Though a wonderful premise, this novel lacks some basic research. The entire plot deals with a United States that could not possibly defend itself from a boyscout troop much less a combined colition of dubious allies. At the time speculated by this novel, victory for the Confederates or not, the United States Navy was very powerful. Neither the Brittish, nor the French could have projected Ironclads across the Atlantic. Science Fiction maybe, but when you are trying to convey an alternate history, there are still limits.
The character creation lacked research as well. Lincoln a Marxist? Custer and Pope anti-Mormon fanatics? Jackson a magical tactician? It goes on. Lets make this easy, the United States is full of bafoons, the Confederates are all crafty and brilliant. The only remotely amusing/entertaining character is good old Teddy.
The book never gets up any steam due to long and strained philosophical discussions that are constantly rehashed throughout the book. Gad! how painful.
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Harry Turtledove can write gripping alternative histories. Look at "Guns of the South" and the first volume of the "Worldwar" series for examples. "How Few Remain" has many sins, it is ponderous and cliche ridden but it's greatest sin is that it is boring. In the end I was left with the feeling that not only is the idea of editorial supervision dead and buried but, even worse, that I had devoted precious reading time to a novel that is only a prequel to his next one. It's one thing to imagine how history might have turned out differently but to imagine how people might have turned out (J.E.B. Stuart survives the Civil War) is merely alternative psychology. If I was Turtledove I would have had the blowhard Custer get slaughtered by Indians in exactly the same way as at Little Big Horn. That would show us that history often doesn't change all that much.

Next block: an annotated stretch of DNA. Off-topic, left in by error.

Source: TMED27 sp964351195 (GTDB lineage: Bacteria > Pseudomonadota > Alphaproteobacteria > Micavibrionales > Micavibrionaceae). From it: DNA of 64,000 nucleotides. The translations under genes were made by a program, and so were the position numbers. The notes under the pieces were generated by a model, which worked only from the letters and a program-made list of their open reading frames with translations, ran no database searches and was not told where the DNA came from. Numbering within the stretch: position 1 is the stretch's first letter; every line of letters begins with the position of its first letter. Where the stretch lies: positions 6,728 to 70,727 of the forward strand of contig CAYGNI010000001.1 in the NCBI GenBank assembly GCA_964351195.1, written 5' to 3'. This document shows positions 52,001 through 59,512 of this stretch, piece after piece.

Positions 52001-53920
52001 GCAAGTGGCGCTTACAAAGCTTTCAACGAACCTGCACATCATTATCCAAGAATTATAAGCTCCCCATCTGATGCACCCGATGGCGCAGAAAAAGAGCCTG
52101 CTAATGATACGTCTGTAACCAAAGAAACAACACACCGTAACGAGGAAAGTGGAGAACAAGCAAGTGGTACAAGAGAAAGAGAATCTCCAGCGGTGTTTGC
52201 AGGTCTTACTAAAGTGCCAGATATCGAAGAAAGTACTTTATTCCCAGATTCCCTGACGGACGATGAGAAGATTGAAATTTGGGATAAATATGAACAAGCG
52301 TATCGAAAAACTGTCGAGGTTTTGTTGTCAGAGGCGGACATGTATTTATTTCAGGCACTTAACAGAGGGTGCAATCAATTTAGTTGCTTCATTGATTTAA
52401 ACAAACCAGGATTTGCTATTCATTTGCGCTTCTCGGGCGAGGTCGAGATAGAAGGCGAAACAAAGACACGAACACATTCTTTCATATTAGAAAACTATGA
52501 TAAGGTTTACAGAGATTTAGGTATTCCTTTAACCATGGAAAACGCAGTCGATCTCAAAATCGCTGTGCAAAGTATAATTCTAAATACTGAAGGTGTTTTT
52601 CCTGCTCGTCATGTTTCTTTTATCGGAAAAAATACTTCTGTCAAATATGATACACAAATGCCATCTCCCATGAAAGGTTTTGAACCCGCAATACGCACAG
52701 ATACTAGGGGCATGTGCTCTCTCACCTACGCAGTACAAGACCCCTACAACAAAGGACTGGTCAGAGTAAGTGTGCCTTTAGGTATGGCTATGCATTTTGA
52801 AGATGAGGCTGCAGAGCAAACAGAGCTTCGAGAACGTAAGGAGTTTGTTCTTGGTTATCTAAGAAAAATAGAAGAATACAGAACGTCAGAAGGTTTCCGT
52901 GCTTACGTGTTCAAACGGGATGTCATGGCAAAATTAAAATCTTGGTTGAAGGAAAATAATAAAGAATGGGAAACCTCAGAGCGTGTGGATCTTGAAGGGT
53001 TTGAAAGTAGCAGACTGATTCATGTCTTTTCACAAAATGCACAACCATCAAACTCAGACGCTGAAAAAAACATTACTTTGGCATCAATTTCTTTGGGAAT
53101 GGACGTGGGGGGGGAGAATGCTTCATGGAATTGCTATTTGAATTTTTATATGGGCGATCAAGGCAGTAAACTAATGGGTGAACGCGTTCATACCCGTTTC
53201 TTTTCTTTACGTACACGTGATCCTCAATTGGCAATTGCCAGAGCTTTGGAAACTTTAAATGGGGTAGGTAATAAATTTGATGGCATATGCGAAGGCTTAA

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am 16. Juni 1999
"How Few Remain" is going to be an accurate accounting of Harry Turtledove's fans if he doesn't wake up. Guns of the South was great fiction, so was the first WorldWar book. I agree with the reviewer who applauded them and compared them to the best in recent war fiction, brilliant novels like "The Killer Angels", "The Triumph and the Glory", and "The 13th Valley". It is very obvious that those authors are passionate about their books and aren't just cranking out half-baked manuscripts full of cliches and, like the earlier reviewer mentioned, laughable stereotypes. Turtledove has a lot of talent, and, more relevant to this discussion, a lot of talent left, because he hasn't used up much of it on this book.